[gclist] Finalization and death notices

Nick Barnes Nick.Barnes@pobox.com
Tue, 09 Oct 2001 17:13:00 +0100

At 2001-10-08 16:16:42+0000, "Kerns, Bob" writes:

> The drawback to all this, compared to death notices, is that
> presence on the queue extends the object's lifetime.
> A buggy mutator that forgot to close the file stream not only leaves
> open the file descriptor -- it also leaves allocated the buffer
> storage, index B-Tree, pool of connection objects, and other things
> associated with the file.

MPS users have not found this to be a problem.  If you consume a
critical resource whose replenishment depends on finalization, you
need to have correct finalization no matter what the mechanism.
Unsurprisingly, bugs which limit the availability of critical
resources are both serious and (usually) quite easy to find with
stress testing.

If there are too many other resources also retained, you should
probably select a different object for finalization (e.g. something
closer to the file descriptor in your example).

And, of course, using finalization to release really limited and
critical resources (such as file descriptors in some applications) is
often a mistake, because finalization is neither prompt nor sure (in
most garbage collectors, including the MPS).  You should only use
finalization if your design allows no other option.  Even in that
case, you should consider changing your design rather than let the
reliability of your whole system depend on the exactness and
promptness of your GC.  For instance, you could abstract file
descriptors away entirely and use a stream abstraction which can be
multiplexed on whatever file descriptors are actually available.  Then
using finalizers for the descriptors themselves is a more reasonable
design decision because some delays in finalizing the descriptors will
not lead to system failure.

A more common example in our experience is finalizing non-kernel
objects managed by a third-party legacy library.  In this case, the
external resource freed by the finalizer is memory.  We are already
relying on the GC to free memory surely enough and promptly enough, so
using finalizers here does not introduce a new risk.

> I know, I padded this list beyond a bare buffered file stream; the
> point is, this is an unbounded amount of storage to hang onto, just
> to enable a final cleanup on the file descriptor!
> I like true death noticies, instead of these "near death notices",
> because they focus on the real requirements.

The whole MPS design and implementation is guided by requirements
analysis.  The relevant requirement at the time was supporting an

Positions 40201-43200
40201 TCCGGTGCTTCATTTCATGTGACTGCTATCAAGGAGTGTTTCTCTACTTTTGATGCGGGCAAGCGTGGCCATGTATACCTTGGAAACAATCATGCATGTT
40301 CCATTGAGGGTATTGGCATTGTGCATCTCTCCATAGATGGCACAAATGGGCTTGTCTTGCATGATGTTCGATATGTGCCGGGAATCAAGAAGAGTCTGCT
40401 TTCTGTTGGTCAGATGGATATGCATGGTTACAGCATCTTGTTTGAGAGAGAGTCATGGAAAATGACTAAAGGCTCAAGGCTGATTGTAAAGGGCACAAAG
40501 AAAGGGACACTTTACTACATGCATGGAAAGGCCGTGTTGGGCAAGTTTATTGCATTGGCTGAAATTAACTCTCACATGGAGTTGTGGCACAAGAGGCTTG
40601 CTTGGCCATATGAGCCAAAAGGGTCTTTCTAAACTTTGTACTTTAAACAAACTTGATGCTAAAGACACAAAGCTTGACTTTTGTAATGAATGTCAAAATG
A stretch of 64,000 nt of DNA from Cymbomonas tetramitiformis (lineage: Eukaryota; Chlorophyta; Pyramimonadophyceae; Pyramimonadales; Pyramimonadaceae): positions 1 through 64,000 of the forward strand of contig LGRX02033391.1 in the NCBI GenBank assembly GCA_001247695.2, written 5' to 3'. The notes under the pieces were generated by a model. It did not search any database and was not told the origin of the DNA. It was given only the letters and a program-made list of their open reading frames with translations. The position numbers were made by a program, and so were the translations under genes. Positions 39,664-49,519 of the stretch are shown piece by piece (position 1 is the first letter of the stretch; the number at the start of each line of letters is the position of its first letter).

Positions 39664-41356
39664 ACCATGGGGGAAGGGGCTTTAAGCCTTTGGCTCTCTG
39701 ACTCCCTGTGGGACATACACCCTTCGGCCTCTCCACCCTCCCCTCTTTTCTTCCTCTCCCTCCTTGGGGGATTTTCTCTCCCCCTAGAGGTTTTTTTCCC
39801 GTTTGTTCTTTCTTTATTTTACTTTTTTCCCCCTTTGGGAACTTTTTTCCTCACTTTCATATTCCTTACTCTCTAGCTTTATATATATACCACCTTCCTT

implementation of Dylan, which required finalization.  So we
implemented finalization.

It seems to me that finalization and death notices are trivially
equivalent in power (in the sense that either can be readily
implemented on top of the other).  If I'm wrong it's because I'm just
guessing the semantics of death notices.  Can you tell me the real
semantics of death notices?

Nick B

> -----Original Message-----
> From: Nick Barnes [mailto:Nick.Barnes@pobox.com]
> Sent: Monday, October 08, 2001 4:27 AM
> To: gclist@iecc.com
> Subject: Re: [gclist] Finalization and death notices 
> All this talk about finalization prompts me to describe the
> finalization system we have in our Memory Pool System (MPS).  Here it
> is:
>   The mutator may register an object for finalization.  It may
>   register the same object for finalization more than once (as if
>   incrementing a counter).
>   When the MPS observes that an object registered for finalization
>   would otherwise be reclaimable, it deregisters it for finalization
>   (as if decrementing the counter) and adds a finalization message,
>   containing a reference to the object, to its message queue.
>   The message queue may be read by the mutator, at the mutator's
>   convenience.  Messages must be explicitly destroyed by the mutator.
> Notes:
> (1) The object remains alive until (at least) such time as the mutator
> destroys the finalization message.  The mutator is free to do what it
> likes with the object, including create new references to it and
> re-registering it for finalization.
> (2) Finalizers (if any) get run by the mutator, synchronously with the
> mutator's other activity, at the mutator's convenience.  They are not
> run by the MPS.  Any problems with locking, threads, and object
> ownership are up to the mutator to resolve (as usual).  It is simple
> for the mutator to run finalizers by module (by adding another queue,
> with filtering by module, on the mutator side).
> (3) Finalization ends when a finalization message is enqueued.  As far
> as the MPS is concerned, any "finalizer" is just another part of the
> mutator.
> (4) Ensuring that finalizers are run eventually is a problem for the
> mutator.  If the mutator doesn't read the queue, or doesn't run the
> finalizers, or takes an early bath with messages still on the queue,
> that is the mutator's problem.
> We don't use liveness terminology in this context, because the object
> in question is certainly _not_ dead.  How can it be dead when I have a
> pointer to it right here?  Talk about liveness in the context of
> finalization leads to all sort of semantic nonsense like "resurrection
> of the dead".  The mutator has simply asked the GC to do it a favour
> by using the GC's uniquely global knowledge of object reachability to
> let it know when an object is not _otherwise_ reachable.
> Nick Barnes
> Ravenbrook Limited